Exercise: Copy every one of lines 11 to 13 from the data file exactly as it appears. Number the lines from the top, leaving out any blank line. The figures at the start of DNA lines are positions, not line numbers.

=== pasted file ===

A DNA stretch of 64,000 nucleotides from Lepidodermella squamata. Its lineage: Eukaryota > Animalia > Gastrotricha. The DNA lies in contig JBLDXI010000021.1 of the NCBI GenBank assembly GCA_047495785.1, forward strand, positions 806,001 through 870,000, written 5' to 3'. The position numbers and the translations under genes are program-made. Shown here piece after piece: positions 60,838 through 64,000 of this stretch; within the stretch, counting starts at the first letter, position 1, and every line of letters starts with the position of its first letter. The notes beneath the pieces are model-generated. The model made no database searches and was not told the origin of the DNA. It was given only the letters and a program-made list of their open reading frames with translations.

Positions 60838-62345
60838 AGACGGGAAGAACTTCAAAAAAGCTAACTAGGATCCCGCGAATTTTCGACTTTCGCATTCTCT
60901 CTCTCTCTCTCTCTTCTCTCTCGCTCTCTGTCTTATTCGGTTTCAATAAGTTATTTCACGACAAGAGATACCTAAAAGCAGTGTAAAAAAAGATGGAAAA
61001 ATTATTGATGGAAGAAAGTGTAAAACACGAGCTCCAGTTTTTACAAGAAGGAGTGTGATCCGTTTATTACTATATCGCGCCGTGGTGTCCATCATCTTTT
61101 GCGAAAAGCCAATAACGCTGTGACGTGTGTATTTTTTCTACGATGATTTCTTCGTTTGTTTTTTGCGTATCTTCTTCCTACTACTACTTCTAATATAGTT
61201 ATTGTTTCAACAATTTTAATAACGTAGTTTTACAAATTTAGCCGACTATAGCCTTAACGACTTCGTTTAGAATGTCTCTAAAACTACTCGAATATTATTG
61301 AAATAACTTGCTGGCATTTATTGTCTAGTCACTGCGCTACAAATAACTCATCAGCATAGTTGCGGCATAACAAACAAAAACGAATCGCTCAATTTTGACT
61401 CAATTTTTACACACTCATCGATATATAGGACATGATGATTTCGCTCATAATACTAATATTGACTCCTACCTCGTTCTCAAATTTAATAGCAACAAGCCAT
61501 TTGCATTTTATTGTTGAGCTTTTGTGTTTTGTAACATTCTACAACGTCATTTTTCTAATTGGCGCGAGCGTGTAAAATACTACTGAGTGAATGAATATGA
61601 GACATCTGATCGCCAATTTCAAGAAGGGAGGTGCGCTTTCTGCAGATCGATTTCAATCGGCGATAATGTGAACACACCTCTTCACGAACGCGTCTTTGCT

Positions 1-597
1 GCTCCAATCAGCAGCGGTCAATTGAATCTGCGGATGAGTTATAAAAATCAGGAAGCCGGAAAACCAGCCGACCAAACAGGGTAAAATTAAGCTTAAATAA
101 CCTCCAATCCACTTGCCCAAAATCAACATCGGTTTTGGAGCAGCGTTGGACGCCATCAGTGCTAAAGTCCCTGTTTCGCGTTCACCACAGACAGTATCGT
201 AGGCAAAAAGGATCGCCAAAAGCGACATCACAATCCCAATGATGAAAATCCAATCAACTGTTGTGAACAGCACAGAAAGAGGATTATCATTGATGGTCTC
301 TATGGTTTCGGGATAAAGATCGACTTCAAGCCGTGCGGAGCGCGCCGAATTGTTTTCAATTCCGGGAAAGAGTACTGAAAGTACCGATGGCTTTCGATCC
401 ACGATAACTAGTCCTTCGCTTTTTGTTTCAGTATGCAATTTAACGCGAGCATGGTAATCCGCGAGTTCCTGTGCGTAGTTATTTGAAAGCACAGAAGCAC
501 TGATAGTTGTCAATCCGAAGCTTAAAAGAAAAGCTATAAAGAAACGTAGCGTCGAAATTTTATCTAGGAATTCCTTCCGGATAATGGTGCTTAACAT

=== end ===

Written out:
61601 GACATCTGATCGCCAATTTCAAGAAGGGAGGTGCGCTTTCTGCAGATCGATTTCAATCGGCGATAATGTGAACACACCTCTTCACGAACGCGTCTTTGCT

Positions 1-597
1 GCTCCAATCAGCAGCGGTCAATTGAATCTGCGGATGAGTTATAAAAATCAGGAAGCCGGAAAACCAGCCGACCAAACAGGGTAAAATTAAGCTTAAATAA